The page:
UPDATE: Coffman issued a statement about Shinseki’s resignation:
“Secretary Shinseki was a great soldier who served our nation with honor and distinction in the United States Army,” said Coffman. “But as the VA secretary, he failed to lead. I urge the President to appoint a proven leader to take charge of the VA who will end the culture of corruption and bureaucratic incompetence that is hurting our veterans. History will judge this president harshly if he fails to confront this great failure with decisiveness and vision.”
Republican U.S. Congressman Mike Coffman can add “holding VA accountable to veterans” to his pile of accomplishments as a Congressman. After investigating delays at VA medical facilities for over a year and after being the first member of Congress to call for Secretary of Veterans Affairs Eric Shinseki’s resignation earlier this month, Shinseki has stepped down.
While many speculated that Shinseki’s “serious conversation” with President Obama would result in his departure, it was when U.S. Rep. Tammy Duckworth, who served as his deputy at the Department of Veterans Affairs, called for his resignation that was the final nail in the coffin. Et tu Brute?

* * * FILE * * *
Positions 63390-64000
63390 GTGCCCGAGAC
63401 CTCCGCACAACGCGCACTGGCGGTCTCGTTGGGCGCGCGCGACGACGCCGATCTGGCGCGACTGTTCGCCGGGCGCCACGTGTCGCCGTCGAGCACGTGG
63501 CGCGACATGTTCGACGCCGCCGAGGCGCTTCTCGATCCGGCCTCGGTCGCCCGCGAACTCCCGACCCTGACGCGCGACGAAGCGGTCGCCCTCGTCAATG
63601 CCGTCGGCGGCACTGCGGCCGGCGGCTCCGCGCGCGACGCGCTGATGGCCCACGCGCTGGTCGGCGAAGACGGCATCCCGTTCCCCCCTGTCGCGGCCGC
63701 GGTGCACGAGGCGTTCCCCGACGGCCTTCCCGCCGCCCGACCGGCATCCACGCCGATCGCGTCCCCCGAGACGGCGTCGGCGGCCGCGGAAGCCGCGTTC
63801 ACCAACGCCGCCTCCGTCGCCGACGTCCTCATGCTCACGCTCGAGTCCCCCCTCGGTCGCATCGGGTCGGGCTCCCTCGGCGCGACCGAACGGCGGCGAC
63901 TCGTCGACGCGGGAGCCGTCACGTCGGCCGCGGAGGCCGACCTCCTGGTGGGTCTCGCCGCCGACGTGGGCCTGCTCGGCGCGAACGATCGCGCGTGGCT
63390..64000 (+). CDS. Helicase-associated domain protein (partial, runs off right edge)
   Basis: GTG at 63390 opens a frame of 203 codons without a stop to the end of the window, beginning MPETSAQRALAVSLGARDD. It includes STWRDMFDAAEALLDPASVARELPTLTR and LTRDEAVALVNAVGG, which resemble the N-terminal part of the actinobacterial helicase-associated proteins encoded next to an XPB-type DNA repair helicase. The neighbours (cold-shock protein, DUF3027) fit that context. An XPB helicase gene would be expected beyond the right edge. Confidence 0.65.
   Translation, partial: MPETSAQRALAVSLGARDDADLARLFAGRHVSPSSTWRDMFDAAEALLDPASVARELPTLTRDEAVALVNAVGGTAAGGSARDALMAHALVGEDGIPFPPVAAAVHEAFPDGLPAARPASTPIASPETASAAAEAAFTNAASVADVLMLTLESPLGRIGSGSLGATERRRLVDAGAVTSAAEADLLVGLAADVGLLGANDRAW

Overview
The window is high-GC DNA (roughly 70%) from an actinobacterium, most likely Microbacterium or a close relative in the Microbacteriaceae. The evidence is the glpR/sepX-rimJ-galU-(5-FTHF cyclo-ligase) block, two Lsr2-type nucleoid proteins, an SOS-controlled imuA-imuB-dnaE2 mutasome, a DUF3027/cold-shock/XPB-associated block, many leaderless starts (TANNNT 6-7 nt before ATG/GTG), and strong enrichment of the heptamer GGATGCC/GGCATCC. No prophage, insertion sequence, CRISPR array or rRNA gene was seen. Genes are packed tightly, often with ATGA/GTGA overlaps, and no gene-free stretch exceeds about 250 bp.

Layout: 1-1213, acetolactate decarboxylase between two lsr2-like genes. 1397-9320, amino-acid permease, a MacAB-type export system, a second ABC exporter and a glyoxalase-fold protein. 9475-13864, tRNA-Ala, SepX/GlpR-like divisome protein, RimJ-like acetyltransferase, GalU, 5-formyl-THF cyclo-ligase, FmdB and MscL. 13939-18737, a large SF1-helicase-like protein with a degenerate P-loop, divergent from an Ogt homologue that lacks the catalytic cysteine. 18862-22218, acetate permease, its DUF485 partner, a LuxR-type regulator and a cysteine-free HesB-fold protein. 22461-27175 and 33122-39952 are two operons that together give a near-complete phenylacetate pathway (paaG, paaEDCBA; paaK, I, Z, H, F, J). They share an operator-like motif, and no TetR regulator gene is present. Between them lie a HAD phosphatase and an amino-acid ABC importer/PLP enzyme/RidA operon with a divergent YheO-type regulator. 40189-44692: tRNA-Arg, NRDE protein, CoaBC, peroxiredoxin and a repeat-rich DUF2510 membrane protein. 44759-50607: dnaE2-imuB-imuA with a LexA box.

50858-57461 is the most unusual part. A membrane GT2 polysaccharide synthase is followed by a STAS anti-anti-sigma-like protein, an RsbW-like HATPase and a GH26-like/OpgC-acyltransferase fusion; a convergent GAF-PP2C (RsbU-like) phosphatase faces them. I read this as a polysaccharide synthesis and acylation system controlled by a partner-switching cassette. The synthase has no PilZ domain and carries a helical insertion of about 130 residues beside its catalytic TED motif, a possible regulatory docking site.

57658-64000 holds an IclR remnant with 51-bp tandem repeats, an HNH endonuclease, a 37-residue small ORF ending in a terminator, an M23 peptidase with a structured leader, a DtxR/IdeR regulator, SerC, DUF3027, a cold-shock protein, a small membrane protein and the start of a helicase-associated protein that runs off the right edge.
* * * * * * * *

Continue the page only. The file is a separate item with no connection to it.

Five years ago, when Shinseki was sworn in, he said: “at the end of each day, our true measure of success is the timeliness, the quality, and the consistency of services and support we provide to veterans.” This was clearly a failure within the administration. Coffman was the ultimate leader in demanding accountability for our veterans, even when Shinseki and Obama would not.
Shinseki’s resignation follows a slew of mismanagement at the VA, particularly as it relates to the government-run medical care. Last month, it was revealed that the Phoenix VA center had a secret waiting list that health care officials used to place “problematic” veterans. As a result of these waiting lists, at least 40 veterans died waiting for treatment. Earlier this month, an Inspector General’s report showed that the Fort Collins VA medical center had similar issues.
The final straw may have been the eighth Inspector General report that showed the VA problems were not isolated to one or two facilities, but were systemic. There was no word on a new VA Secretary.